Posts Tagged ‘community


Seedy Sunday, seed stores and seed sorting

In the interests of transparency, and because it’s been asked, it’s about time I explained some of the behind-the-scenes workings of Seedy Sunday. People want to know more about what happens with the seeds, where they come from and how they get looked after.

There’s an entire ecosystem of seeds that keep Seedy Sunday running. And explaining it all may show you the depth of my madness. But because this is a community event I think it’s good to have a bit of clarity around what happens.

  • Anna’s seed collection

I have this thing for seeds. I grow them, I collect them, I process and store them. Some I swap, some are given to me and some are bought. This little seed fetish is how Seedy Sunday started; not just to feed my maniacal collecting frenzy, but because the value of seeds and sharing and community building became more and more apparent.

  • Seedy Sunday’s pot of gold

To prepare for a Seedy Sunday I donate a pot of seeds for each event; usually about 50 packets. This ensures that everyone who comes gets something and adds some variety to the table. Other people bring seeds and whatever is left after an event is safely stored away in an air-tight tin can until the next one.

  • A growing opportunity

Some of that seed may be grown out by myself or given to experienced gardeners to keep the seedline going. This builds up stores of seed to be giving out at Seedy Sunday or to go into a community chest. That’s a project I’m calling the Kapiti Seed Store.

  • Funding the growth

LovePlantLife seeds are a separate thing entirely, but still an important part of this ecosystem. Most are bought in but some lines are grown by me under careful conditions and checked for strong viability. These act as the fundraising arm for these activities. I’d like to keep Seedy Sunday and the Seed Store as self-funding projects and not apply for already overstretched Kapiti community grants.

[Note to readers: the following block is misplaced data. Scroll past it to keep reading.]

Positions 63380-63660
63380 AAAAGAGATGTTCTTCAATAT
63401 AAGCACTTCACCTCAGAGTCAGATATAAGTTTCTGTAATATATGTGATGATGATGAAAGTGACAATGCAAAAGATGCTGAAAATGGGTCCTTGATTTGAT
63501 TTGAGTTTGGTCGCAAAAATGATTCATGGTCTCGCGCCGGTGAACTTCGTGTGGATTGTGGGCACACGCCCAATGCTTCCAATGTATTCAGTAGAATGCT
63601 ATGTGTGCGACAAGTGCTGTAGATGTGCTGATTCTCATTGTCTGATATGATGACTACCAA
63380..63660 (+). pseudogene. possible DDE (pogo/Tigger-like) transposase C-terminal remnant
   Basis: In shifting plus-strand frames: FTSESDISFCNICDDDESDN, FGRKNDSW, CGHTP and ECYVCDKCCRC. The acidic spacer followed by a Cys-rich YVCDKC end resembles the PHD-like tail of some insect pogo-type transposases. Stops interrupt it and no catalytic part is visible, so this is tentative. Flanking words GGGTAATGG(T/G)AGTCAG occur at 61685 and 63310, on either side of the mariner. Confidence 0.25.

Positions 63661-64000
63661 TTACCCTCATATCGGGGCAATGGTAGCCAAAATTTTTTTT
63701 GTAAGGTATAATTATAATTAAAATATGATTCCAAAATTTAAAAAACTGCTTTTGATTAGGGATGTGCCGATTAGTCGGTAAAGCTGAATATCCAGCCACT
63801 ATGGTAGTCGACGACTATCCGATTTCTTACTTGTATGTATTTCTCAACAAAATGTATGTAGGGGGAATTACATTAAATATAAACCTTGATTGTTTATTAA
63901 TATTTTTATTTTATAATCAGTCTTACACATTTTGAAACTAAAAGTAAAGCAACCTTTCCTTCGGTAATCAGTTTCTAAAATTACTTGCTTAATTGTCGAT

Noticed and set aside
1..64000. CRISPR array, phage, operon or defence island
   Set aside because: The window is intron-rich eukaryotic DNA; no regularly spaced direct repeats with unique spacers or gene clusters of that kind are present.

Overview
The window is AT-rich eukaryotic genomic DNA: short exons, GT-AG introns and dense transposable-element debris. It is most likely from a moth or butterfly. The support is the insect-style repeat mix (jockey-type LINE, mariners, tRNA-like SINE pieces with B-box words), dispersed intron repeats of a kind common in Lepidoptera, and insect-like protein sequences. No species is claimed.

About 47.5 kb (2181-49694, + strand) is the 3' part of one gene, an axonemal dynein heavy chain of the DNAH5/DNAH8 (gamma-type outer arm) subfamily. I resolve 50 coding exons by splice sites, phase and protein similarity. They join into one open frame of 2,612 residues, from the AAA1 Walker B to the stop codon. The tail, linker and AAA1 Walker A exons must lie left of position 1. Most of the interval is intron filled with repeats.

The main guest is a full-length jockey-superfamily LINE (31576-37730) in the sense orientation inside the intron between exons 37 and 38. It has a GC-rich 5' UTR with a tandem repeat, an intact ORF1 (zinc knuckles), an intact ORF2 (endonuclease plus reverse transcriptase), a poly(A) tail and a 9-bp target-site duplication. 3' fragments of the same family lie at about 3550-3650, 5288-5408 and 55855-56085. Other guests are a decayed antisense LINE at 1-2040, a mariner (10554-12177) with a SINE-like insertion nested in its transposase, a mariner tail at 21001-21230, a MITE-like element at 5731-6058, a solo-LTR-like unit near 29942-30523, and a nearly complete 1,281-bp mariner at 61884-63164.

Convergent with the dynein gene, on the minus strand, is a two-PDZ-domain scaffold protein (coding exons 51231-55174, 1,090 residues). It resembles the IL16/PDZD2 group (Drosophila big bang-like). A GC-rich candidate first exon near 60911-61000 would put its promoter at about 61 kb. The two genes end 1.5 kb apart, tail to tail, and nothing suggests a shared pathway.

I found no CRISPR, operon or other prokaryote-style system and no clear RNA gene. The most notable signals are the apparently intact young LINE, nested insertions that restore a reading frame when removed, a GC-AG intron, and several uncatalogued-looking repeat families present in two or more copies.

LovePlantLife lets this happen by paying the bills – marketing, hall hire, printing, consumables etc. The donation at events usually covers afternoon tea and a bottle of wine for the speakers. None of the seeds I’ve received through Seedy Sunday have gone on to be sold.

So what do I get out of all this?

I get to put together something pretty special. Seedy Sundays have been really popular, educational and social. Some great things have come out of it, some great friends even. I’m doing work I feel is really important. And I actually really enjoy harvesting, processing and packaging seed. I guess it’s what you would call enjoying the little things in life :)

~ Anna


The Myth of ‘Fully Self-Sufficient’

Many times I’ve heard people claim to want to be fully self-sufficient. With a dreamy look in the eye, they think how peaceful it would be, how simple life would be growing all your own food and living ‘off the land’.

Quite frankly, I think these people are mental. They don’t realise how much hard work, skill and organisation growing all your own food takes.

Toby Hemenway, American permaculture expert and author of the excellent Gaia’s Garden: A Guide to Home-Scale Permaculture, seems to agree and explains the myth and reality much better than I would.

I don’t think this mindset is reserved for permaculturalists and idealists. I see it in those entrepreneurial types who’ve battled through and made ‘their own way’, doing it ‘all by themselves’. They generally think everyone else should have to too. It’s incredibly myopic thinking. Usually said with a sense of pride, it simply shows that they’ve forgotten, or disregarded, all those who’ve helped them over the years. Getting things achieved, you simply can’t do everything yourself. Living is not done solo.